The Eastern California Museum is located in Independence, near Manzanar. (Photo by Tamara Cohn)
The Eastern California Museum is located in Independence, near Manzanar. (Photo by Tamara Cohn)

INDEPENDENCE — Manzanar National Historic Site invites visitors to participate in a weekend of special events in conjunction with the Manzanar Committee’s 47th annual Manzanar Pilgrimage. All are welcome and the events are free.

This year, the pilgrimage coincides with the sesquicentennial of Inyo County and the centennial of the National Park Service. The NPS Centennial encourages all Americans to “Find Your Park.” A park can be more than a place — it can be an experience. Pilgrimage weekend offers outstanding opportunities to “Find Your Park” through activities and the arts.

On Friday, April 29, the Friends of Eastern California Museum will host a public reception from 4 to 6 p.m. at the Eastern California Museum. Located at 155 Grant St. in Independence, the museum’s exhibits include Shiro and Mary Nomura’s Manzanar collection, the Anna and O.K. Kelly Gallery of Native American Life, the “Life on the Lake” photo exhibit, and many other aspects of local and regional history. Eastern California Museum is open daily from 10 a.m. to 5 p.m.

The Manzanar National Historic Site Visitor Center is open 10 a.m. to 5:30 p.m. daily. On Saturday, April 30, and Sunday, May 1, the center will extend hours by opening at 9 a.m. The center offers extensive exhibits and an award-winning film, as well as special Junior Ranger activities for kids.

In addition to the bookstore, Manzanar History Association is hosting a “Selected Artists from the Henry Fukuhara Annual Alabama Hills and Manzanar Workshop” art show and sale through mid-May. A 1943 mural painted by Tamekichi Carl Hibino, on loan from the Eastern California Museum and recently conserved by the NPS, will be displayed on the auditorium stage.

Just outside the Visitor Center, Block 14 features a restored World War II-era mess hall and two reconstructed barracks. The barracks exhibits offer an in-depth exploration of the challenges and changes people faced in their daily lives at Manzanar. The mess hall exhibits highlight the logistics and politics of food in Manzanar.

Some of Manzanar’s most impressive archeological features are Japanese rock gardens. From 9 a.m. to noon on April 30, Madelon Arai Yamamoto and volunteer archeologist Mary Farrell will be at the restored Arai family fish pond in Block 33 to greet visitors and share stories about the pond’s discovery and excavation. Recent archeological work, completed with the help of 40 volunteers, uncovered numerous features in the administration area where most camp staff lived and worked.

On Saturday at the Manzanar Cemetery, UCLA Kyodo Taiko drummers will kick off the Manzanar Pilgrimage at 11:30 a.m., followed by the procession of camp banners at noon. Daion Taiko from Orange County Buddhist Church will also perform during the program. The theme for this year’s pilgrimage is “Kodomo no Tame ni: For the Sake of the Children — Liberty and Justice for All.”

Dr. Cathy Irwin, educator and author of “Twice Orphaned: Voices from the Children’s Village of Manzanar,” will be the keynote speaker. Manzanar’s Children’s Village was the only orphanage in all ten camps, and home to 101 Japanese American children. Some were orphans before the war, others because of the war.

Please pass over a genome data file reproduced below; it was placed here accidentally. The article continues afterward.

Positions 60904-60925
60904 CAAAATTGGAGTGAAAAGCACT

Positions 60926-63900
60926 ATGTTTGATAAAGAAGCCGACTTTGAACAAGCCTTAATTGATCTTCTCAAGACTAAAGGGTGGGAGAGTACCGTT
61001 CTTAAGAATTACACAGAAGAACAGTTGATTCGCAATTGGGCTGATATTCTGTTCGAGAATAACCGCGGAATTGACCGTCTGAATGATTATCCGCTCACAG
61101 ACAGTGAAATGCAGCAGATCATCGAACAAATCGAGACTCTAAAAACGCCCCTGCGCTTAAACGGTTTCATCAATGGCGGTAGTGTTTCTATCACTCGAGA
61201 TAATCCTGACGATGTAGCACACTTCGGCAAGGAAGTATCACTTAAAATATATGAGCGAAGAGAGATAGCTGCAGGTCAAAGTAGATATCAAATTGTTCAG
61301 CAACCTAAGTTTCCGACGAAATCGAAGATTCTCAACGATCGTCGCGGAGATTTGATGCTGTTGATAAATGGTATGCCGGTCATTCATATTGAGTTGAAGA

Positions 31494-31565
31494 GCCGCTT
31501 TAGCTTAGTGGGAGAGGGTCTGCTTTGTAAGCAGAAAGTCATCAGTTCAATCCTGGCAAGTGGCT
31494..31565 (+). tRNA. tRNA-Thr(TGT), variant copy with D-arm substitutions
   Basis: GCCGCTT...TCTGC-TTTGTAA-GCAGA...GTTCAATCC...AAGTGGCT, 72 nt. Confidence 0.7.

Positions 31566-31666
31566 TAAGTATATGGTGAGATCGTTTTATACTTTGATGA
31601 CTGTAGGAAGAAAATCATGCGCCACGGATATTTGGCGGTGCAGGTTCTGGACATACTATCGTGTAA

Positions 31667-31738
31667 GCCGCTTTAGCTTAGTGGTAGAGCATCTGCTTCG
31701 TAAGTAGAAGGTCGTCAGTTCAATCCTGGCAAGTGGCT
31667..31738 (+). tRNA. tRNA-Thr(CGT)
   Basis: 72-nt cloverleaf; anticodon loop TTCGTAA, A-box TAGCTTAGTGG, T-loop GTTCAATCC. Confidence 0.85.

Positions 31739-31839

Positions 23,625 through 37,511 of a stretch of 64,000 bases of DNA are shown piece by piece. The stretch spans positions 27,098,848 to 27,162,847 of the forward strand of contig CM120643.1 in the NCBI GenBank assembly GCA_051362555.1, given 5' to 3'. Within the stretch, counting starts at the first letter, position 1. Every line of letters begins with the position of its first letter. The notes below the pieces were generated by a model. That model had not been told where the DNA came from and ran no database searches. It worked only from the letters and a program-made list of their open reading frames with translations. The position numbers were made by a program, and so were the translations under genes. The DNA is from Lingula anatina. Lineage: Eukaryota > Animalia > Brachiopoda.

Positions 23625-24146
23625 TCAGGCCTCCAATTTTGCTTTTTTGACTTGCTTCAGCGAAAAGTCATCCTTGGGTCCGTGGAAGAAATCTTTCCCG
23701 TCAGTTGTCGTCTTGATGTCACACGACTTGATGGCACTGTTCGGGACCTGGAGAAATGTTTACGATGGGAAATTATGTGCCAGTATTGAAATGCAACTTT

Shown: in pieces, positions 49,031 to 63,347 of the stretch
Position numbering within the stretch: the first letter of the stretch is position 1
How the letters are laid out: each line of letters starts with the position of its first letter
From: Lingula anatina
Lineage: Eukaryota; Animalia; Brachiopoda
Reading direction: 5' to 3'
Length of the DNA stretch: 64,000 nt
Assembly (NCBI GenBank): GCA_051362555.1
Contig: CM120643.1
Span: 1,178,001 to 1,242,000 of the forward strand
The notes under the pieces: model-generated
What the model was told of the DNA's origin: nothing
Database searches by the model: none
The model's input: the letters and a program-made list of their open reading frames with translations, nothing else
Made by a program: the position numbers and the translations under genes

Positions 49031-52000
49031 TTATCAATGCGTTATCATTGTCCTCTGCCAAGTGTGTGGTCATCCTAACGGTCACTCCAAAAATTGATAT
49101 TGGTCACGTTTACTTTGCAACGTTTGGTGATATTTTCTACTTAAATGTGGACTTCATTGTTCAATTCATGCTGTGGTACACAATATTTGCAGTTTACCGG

Maytha Alhassen, a Ph.D. candidate in American studies and ethnicity at the University of Southern California, and a contributing author to “I Speak for Myself: American Women on Being Muslim,” will be a featured speaker.

Owens Valley native and former Inyo County 4th District Supervisor Robert “Bob” Gracey will be honored with the 2016 Sue Kunitomi Embrey Legacy Award. The award, named for the late founder of the Manzanar Committee, recognizes Gracey’s efforts to manage the environmental clean-up and transfer of the historic Manzanar Auditorium to the NPS. Gracey’s work made the auditorium’s restoration into the current Manzanar Visitor Center possible. He also facilitated a land exchange expanding the national historic site to its current 814 acres, protecting key historic resources.

The program concludes with the traditional interfaith service and ondo dancing, after which park rangers will offer walking tours to those wishing to explore Manzanar.

The Manzanar At Dusk program begins at 5 p.m. Saturday at Lone Pine High School, located at 538 S. Main St. (Highway 395) in Lone Pine. The program offers participants opportunities for intergenerational discussions and sharing. The program is co-sponsored by the Nikkei Student Unions of Cal State Long Beach, Cal Poly Pomona, UCLA, and UC San Diego.

At 10 a.m. on Sunday, Dr. Irwin will present a special program on the history of the Children’s Village in the West Theater of the Manzanar Visitor Center. She will be available to sign “Twice Orphaned” in the bookstore Saturday as well as after her program Sunday morning.

With the exception of Friday evening’s reception and Saturday evening’s Manzanar At Dusk program, all events will take place at Manzanar National Historic Site, located at 5001 Hwy. 395, six miles south of Independence, nine miles north of Lone Pine, and approximately 230 miles northeast of Los Angeles. There is no food service at Manzanar. Bring a lunch or snacks and water. Wear sunscreen, a hat, comfortable shoes, and dress for the weather.

For more information on Manzanar, call (760) 878-2194, ext. 3310, or visit, or

Leave a comment

Your email address will not be published.